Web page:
SALT LAKE CITY — Slip … spin … crunch! Utah Highway Patrol, Unified Police, and Salt Lake City Police reported a combined 648 Wasatch Front motorists crashed during the snowstorm Tuesday and Wednesday. That’s a lot of insurance claims.
With so many cars in need of possible repair, is there a way to get through the insurance claim process any faster?
“It’s going to be a busy day,” said Bear River Mutual casualty claims manager Darrel Adams when he awoke to the snowstorm.
He said it ranks in his top 15 storms during his 31-year insurance career. When bad weather strikes, he knows claims will spike with it. How do you get back on the road in a hurry? Adams suggested using an insurance company's phone app.
Bear River’s allows its customers to upload pictures with the claim, moving it along. He also said insurance companies can recommend body shops which are less backed up with cars if a customer needs repairs in a hurry.
“We try to give them suggestions and options of shops that may have the ability to get that car in quicker,” said Adams.
Also, file crash reports with police.
The state requires a person to file a crash report for any crash causing over $1,500 in damage. One of KSL’s vehicles was involved in a minor crash Wednesday. There was damage to the right side of the bumper, the tailpipe and muffler. While it doesn’t appear to be much, the total quote to repair the damage was an estimated $2,100.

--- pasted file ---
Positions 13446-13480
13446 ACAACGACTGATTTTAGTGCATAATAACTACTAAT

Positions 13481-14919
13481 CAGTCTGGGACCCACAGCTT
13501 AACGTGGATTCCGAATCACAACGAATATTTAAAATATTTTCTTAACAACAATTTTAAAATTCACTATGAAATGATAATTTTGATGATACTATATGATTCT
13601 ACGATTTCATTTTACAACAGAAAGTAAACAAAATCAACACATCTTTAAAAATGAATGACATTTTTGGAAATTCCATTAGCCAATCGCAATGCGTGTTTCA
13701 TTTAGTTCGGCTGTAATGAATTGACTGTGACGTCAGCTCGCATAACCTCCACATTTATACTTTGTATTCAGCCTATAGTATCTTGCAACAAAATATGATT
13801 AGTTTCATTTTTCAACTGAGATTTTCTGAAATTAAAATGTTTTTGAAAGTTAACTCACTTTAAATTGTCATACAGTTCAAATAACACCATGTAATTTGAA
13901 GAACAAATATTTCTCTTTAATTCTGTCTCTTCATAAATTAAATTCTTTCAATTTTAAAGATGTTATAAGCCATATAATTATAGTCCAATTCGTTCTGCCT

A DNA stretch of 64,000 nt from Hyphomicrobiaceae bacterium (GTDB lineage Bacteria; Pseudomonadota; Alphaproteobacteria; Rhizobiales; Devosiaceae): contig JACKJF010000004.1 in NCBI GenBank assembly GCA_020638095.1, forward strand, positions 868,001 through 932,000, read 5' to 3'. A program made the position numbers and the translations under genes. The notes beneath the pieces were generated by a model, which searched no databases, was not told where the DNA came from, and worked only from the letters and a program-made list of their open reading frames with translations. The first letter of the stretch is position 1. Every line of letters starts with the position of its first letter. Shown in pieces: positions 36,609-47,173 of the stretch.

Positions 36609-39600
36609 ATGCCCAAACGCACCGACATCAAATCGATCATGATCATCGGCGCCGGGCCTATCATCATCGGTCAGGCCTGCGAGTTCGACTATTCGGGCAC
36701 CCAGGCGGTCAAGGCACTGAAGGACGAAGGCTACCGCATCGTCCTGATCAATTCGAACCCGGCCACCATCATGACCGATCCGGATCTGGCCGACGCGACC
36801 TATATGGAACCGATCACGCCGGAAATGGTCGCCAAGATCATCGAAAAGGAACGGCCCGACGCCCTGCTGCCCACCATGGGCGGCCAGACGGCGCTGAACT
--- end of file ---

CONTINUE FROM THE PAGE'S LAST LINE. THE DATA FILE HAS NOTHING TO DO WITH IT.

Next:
Adams said police reports are helpful.
“Then there’s a formal record of who was driving and what vehicles were involved,” he said.
Adams said his company won’t deny a claim if there’s no police report filed, but it does help with their investigation.
He offered one more piece of obvious advice: Drive defensively, and slow down during bad weather.
“If you’re aware of those things, you might be able to avoid getting caught in the mess yourself,” said Adams.
In bad weather, police may not be able to respond to every crash. Depending on the department, officers may instruct a motorist to file a crash report on the department’s website, or visit a station to speak with an officer in person.